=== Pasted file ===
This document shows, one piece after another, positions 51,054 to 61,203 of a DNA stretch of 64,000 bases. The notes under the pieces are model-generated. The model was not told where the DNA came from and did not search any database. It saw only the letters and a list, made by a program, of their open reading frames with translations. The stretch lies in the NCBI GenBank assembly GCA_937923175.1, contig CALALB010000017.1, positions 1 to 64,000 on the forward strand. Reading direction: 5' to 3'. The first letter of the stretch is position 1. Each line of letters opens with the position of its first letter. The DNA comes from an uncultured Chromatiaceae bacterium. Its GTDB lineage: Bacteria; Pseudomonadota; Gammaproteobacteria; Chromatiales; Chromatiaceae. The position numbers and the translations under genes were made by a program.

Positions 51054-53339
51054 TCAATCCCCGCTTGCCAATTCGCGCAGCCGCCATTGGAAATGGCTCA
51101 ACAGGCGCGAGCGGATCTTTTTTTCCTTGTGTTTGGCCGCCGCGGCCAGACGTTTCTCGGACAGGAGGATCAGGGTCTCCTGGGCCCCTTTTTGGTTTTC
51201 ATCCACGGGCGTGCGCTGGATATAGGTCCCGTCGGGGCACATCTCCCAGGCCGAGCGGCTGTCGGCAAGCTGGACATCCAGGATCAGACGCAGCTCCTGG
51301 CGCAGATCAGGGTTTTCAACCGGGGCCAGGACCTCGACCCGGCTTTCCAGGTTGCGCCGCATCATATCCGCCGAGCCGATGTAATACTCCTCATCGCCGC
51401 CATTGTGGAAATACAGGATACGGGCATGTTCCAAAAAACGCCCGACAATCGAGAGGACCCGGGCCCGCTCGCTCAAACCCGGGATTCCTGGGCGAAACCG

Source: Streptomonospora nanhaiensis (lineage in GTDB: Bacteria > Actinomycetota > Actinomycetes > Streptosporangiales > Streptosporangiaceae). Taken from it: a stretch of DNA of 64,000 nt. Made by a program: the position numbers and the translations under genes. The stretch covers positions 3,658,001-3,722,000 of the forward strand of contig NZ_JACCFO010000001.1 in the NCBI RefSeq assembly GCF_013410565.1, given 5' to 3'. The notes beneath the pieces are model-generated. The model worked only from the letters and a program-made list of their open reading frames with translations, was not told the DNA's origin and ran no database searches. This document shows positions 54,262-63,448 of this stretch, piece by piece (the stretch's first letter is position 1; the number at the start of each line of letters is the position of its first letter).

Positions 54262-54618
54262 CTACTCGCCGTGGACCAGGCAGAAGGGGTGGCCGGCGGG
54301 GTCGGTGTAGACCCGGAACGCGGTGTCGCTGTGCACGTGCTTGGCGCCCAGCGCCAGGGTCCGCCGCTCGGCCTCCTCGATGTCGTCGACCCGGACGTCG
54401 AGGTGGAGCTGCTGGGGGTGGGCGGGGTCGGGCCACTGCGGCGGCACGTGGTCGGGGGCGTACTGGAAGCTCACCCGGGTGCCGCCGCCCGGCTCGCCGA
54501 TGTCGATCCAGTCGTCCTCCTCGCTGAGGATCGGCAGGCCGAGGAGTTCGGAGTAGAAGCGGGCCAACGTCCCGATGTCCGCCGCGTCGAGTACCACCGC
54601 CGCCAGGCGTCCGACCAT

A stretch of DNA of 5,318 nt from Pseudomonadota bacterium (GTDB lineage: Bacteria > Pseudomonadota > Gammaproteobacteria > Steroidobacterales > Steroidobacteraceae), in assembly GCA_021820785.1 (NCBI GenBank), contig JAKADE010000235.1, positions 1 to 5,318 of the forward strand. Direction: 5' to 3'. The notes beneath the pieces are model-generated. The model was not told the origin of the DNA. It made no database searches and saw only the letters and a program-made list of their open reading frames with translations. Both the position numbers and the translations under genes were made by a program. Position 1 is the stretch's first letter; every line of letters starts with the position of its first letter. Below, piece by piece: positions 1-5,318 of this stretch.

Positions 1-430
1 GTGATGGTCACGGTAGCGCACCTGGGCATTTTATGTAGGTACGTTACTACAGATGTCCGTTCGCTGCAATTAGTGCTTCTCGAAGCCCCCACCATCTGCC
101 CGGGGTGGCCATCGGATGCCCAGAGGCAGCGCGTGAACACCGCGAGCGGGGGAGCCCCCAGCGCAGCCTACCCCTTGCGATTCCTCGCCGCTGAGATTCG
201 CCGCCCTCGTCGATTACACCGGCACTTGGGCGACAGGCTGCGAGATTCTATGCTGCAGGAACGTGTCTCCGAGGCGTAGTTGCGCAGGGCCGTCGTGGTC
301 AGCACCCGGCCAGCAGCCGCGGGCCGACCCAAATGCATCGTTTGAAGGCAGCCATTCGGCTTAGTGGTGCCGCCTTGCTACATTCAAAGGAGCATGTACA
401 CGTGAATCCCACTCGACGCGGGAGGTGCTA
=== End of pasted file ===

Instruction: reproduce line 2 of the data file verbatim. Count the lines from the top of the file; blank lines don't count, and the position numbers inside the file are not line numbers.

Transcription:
Positions 51054-53339